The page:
Replacing unnecessary excuses with phrases like “excuse me,” “let me clarify,” or simply stating your opinion can make a significant difference in the way others perceive your self-confidence.

6) Downplaying achievements

Sometimes we are our own worst critics. We accomplish something big, and instead of recognizing our hard work and success, we downplay it. I have seen many people, including myself, fall into this trap.

Maybe it’s out of fear of sounding boastful or because we don’t believe our achievements are that important. But in reality, this behavior only decreases our trust in the eyes of others.

Recognize your achievements for what they are: the result of your hard work and dedication. Don’t hesitate to share your success. It doesn’t mean you’re bragging; you simply acknowledge your efforts.

Remember, owning your achievements does not make you arrogant. It shows that you are confident in your abilities and the value you bring. And that is something to be proud of!

7) Hesitant body language

There was a time when I would walk into a room and immediately go to the back or a corner. I didn’t realize it at the time, but this hesitant body language subtly conveyed a lack of confidence.

Our body language can say a lot about us before we even open our mouths. Hesitant or closed body language can make us appear insecure or uncomfortable.

On the other hand, walking into a room with purpose and confidence, maintaining an open posture, and using gestures while talking can significantly increase the way others perceive your confidence.

It took some practice, but once I made these adjustments, I noticed a significant change in the way people responded to me. It’s amazing how these subtle changes can make such a big difference.

8) Negative self-talk

We all have that little voice in our heads. Sometimes it’s a cheerleader, sometimes it’s our worst critic. If your inner voice is constantly negative, it can affect your self-confidence.

Negative self-talk such as “I can’t do this” or “I’m not good enough” can seep into your outward behavior and make you seem less confident.

The key is to become aware of this negative chatter and challenge it. Replace these self-defeating thoughts with positive affirmations such as “I am capable” or “I can handle this.”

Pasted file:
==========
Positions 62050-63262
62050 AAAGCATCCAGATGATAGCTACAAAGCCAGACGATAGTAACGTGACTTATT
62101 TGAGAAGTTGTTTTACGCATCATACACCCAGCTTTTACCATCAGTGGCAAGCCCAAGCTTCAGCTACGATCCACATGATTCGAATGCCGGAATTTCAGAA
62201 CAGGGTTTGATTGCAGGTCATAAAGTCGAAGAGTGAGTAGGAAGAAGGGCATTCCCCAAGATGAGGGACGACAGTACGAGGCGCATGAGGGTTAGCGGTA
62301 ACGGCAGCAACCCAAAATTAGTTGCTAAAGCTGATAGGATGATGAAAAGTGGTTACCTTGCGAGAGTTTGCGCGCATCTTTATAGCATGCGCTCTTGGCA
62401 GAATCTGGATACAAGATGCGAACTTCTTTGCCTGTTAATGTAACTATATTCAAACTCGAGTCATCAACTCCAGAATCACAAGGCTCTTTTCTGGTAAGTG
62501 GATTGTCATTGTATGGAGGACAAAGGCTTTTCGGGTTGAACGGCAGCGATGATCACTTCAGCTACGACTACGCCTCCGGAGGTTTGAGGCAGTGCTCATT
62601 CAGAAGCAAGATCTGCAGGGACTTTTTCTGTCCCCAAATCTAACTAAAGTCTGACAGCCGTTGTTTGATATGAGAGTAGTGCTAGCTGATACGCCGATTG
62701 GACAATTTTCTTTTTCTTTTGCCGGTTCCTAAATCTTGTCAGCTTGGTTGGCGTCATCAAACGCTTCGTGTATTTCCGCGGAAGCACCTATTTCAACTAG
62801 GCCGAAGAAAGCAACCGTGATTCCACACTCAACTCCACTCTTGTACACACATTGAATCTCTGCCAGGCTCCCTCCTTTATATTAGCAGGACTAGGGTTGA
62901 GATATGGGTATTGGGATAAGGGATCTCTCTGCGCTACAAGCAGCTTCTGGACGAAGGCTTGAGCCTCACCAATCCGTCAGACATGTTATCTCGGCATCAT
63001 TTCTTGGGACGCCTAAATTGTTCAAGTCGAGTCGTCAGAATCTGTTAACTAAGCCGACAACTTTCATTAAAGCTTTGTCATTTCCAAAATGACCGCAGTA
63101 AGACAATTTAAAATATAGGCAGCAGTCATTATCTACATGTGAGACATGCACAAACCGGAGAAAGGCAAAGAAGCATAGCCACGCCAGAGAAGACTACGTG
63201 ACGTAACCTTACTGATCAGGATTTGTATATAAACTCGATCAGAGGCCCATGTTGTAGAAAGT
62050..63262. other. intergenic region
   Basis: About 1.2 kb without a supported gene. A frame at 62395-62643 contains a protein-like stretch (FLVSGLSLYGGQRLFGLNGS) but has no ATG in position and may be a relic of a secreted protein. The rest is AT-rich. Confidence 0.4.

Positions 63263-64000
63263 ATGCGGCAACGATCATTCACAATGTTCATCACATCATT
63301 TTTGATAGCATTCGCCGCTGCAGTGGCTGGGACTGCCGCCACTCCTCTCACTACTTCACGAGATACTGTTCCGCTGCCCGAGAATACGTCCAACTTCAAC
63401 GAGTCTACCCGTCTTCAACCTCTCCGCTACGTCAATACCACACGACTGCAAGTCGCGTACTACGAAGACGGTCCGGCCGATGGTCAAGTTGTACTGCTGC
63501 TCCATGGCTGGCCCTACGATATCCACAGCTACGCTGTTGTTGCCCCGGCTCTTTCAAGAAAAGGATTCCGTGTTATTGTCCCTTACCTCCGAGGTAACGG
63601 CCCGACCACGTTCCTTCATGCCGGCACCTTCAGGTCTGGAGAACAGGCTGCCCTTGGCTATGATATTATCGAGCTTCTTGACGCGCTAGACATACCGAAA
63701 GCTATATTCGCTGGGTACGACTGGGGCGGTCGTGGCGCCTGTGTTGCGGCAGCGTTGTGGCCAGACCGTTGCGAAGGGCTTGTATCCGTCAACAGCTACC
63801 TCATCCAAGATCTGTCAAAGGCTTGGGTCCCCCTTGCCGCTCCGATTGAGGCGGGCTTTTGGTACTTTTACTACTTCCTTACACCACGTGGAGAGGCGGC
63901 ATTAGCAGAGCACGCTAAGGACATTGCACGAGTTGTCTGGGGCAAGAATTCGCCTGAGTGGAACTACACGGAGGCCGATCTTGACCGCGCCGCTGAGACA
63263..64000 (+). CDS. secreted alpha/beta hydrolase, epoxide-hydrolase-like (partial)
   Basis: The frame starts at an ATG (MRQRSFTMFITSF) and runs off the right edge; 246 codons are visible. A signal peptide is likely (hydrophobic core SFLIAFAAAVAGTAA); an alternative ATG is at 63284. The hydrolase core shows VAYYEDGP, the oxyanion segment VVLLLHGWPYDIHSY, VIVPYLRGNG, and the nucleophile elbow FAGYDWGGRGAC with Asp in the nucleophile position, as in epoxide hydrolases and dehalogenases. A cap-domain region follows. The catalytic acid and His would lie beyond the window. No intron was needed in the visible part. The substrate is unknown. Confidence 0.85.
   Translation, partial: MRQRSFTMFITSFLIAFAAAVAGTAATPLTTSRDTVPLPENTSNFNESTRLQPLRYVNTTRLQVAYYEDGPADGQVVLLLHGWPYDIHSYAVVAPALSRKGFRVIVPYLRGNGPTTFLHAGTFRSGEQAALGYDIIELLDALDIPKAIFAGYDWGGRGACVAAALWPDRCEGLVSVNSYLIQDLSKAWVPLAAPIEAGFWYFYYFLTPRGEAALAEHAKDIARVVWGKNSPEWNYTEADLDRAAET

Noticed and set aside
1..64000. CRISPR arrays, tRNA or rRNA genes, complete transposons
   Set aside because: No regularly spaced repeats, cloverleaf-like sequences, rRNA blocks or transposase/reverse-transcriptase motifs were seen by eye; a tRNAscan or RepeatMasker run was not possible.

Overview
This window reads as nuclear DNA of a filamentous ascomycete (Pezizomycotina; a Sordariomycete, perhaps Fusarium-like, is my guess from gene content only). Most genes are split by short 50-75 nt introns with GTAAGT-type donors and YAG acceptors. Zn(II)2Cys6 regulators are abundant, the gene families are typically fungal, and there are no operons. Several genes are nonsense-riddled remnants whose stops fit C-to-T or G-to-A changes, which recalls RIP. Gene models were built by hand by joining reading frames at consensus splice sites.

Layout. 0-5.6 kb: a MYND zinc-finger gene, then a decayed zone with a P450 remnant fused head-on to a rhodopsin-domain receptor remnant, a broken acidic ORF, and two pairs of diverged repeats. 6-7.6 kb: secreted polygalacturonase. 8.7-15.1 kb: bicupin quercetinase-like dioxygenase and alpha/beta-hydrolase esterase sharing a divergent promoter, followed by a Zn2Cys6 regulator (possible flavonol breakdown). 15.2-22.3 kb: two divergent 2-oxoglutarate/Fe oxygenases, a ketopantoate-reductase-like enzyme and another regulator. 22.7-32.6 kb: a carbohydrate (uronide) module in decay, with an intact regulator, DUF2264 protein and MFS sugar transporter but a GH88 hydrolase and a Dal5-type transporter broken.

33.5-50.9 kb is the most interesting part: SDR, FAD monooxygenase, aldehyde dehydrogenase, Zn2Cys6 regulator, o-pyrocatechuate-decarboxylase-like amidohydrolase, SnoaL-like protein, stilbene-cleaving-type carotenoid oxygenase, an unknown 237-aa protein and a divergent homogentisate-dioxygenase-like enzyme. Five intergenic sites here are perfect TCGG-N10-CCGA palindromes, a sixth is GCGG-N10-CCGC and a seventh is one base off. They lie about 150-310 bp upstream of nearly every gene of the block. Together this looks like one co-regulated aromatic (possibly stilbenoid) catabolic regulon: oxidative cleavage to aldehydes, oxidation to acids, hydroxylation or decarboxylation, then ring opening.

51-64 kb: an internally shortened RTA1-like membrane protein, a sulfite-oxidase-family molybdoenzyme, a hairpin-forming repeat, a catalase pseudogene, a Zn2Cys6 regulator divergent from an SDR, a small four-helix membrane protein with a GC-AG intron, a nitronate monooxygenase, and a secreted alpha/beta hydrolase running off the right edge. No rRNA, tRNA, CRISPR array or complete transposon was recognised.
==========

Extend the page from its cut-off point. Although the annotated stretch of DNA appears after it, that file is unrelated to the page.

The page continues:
The way you talk to yourself is important. Positive self-talk can not only boost your self-confidence, but also change the way others perceive you.

9) Don’t ask for what you want

One of the clearest signs of trust is the ability to assertively ask for what you want. Whether it’s a raise, a promotion, or simply expressing your opinion at a meeting, being able to articulate your wishes shows that you value yourself and your contributions.

Constantly holding back or waiting for others to acknowledge your needs could indicate a lack of self-confidence.

Don’t be afraid to speak up and ask for what you want. It may feel uncomfortable at first, but with practice it will become second nature and greatly increase your perceived confidence.

Final thought: Trust is a journey

As we navigate through life, it’s important to remember that confidence is not something we are born with, but a quality we cultivate over time. It’s a journey, not a destination.

Research by psychologist Albert Bandura suggests that confidence is a belief in our ability to succeed. This belief can be strengthened or weakened by our behavior and habits.

The behaviors we’ve discussed here, from nervous fidgeting to downplaying achievements, can detract from your perceived self-confidence. But the great thing about behavior is that it can be modified.

By recognizing these habits and consciously changing them, you can significantly improve how confidently you present yourself to the world.

Trust is not just about how others perceive you. It’s about how you perceive yourself. And every step you take to modify these behaviors is one step closer to confidently embracing your full potential.

As you think about this article, think about what behaviors resonate with you. How can changing these habits boost your self-confidence? What steps will you take on your journey to greater self-confidence?